Former attorney general of India GE Vahanvati, who represented the government in high-profile cases such as the coal allocation scam, died in a Mumbai hospital on Tuesday following a heart attack. He was 65 years old.
The legal luminary, who had been unwell for the last three months,
was admitted to Kokilaben Dhirubhai Ambani Hospital earlier in the day. "Mr Vahanvati passed away at 5pm on Tuesday. He had suffered a massive cardiac arrest," said Dr Ram Narain, executive director of the institute.
Born on May 7, 1949, Vahanvati obtained a law degree from Government Law College in Mumbai after graduating from St Xavier’s College. He began his practice in his father’s chambers in 1972, and became the advocate general of Maharashtra in 1999.
In 2004, he was picked as the solicitor general of India, a post he held for five years, before becoming the country’s 13th attorney general in 2009 under UPA-2. He resigned from the position on May 27 this year, following the regime change at the Centre.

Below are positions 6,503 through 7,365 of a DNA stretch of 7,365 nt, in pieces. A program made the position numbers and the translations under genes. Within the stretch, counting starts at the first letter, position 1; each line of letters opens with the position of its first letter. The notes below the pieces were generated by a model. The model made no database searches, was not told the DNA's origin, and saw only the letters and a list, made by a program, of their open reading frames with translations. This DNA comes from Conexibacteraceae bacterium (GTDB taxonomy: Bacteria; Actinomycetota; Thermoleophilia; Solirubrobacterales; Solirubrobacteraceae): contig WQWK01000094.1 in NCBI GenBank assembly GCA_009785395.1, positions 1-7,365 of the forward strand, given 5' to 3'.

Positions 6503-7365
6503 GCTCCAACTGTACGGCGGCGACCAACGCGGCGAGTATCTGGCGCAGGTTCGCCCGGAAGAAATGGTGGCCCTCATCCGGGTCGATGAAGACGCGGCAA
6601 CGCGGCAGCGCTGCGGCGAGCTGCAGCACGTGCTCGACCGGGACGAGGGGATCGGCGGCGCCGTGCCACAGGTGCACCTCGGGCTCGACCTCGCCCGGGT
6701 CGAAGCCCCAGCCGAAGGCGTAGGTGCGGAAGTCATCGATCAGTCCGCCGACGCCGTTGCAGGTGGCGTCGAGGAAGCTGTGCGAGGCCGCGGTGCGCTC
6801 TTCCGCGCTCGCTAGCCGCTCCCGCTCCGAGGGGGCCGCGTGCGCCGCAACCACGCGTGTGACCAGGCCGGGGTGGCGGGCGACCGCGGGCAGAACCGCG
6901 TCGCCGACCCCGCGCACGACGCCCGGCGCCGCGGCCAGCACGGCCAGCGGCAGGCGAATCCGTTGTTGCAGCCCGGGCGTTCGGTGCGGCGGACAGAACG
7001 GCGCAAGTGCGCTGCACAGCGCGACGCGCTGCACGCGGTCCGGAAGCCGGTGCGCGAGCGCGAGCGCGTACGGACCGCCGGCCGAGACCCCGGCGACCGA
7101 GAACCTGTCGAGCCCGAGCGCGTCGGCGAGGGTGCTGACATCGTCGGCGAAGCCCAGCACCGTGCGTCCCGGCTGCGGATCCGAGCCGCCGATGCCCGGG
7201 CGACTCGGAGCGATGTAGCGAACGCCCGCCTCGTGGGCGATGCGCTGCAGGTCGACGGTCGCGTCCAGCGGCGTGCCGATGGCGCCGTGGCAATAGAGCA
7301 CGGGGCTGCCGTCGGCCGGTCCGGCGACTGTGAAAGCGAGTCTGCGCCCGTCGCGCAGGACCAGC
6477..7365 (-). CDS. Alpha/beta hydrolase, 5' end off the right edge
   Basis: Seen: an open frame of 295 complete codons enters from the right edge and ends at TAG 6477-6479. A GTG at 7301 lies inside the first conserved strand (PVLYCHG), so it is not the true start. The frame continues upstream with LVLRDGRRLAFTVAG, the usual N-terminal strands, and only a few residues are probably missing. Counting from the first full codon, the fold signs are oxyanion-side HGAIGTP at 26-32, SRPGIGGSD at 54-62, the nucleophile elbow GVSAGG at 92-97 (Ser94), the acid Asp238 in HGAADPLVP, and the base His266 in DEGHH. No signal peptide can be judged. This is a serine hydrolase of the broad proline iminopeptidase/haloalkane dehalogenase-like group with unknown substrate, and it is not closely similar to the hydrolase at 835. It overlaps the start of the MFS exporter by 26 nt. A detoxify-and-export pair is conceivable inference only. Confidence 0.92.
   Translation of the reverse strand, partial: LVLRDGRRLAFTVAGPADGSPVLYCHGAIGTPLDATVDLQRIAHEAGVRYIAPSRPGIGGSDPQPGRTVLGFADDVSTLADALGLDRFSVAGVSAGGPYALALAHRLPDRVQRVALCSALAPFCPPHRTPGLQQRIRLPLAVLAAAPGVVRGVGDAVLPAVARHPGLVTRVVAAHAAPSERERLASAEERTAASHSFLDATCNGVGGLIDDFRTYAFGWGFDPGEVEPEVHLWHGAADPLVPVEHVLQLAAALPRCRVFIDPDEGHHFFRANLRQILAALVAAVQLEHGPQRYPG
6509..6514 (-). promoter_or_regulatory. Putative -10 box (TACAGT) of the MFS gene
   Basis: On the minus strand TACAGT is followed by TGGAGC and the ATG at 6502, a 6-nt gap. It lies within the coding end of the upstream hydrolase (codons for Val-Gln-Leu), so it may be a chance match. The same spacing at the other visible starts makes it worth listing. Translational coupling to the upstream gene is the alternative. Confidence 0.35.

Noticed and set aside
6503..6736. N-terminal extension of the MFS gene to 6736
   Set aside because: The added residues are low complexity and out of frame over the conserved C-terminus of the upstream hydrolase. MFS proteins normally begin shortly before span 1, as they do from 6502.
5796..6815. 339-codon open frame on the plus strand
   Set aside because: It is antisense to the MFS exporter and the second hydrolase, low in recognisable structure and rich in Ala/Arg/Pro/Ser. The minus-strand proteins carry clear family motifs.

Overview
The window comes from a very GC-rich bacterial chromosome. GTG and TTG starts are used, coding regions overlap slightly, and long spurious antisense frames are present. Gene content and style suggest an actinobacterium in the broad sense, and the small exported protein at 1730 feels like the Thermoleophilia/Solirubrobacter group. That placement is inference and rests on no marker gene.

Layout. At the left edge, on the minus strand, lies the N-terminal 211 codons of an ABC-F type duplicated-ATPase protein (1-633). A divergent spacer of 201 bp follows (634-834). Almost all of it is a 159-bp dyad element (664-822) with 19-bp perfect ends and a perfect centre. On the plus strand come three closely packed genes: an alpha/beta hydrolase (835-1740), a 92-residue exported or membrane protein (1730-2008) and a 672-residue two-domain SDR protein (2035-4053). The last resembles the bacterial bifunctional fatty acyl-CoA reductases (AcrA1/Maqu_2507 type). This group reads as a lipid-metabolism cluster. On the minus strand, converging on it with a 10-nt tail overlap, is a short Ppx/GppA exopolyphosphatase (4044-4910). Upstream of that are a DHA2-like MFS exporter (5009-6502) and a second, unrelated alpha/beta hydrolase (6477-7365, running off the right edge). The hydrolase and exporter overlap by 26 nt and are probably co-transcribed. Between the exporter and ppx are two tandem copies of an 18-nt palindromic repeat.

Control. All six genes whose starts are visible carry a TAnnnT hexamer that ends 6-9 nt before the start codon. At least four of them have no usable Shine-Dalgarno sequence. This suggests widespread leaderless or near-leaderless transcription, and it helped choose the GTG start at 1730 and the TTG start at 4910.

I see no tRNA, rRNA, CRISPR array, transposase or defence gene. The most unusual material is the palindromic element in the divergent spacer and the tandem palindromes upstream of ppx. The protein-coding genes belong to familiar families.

Vahanvati’s tenure as the country’s top law officer was marked by several high profile and controversial cases, including the 2G case in which he was called to depose as a witness during the trial of former minister A Raja. Vahanvati had admitted that the AG’s post often became an “onerous responsibility”.
“The news is very shocking and sudden. He was a brilliant brain,” said Maharashtra advocate general Darius Khambata.
As advocate general of Maharashtra between December 1999 and June 2004, Vahanvati represented the state in the public interest litigation pertaining to the Rs. 60,000 crore fake stamp paper scam. In this period, he also successfully fought the challenge to reservation for other backward classes (OBCs) in higher education, and vigorously defended the Maharashtra government in the case involving the Dabhol power project.
Vahanvati is survived by his wife, daughter and son. The funeral is likely to take place in Mumbai on Wednesday.
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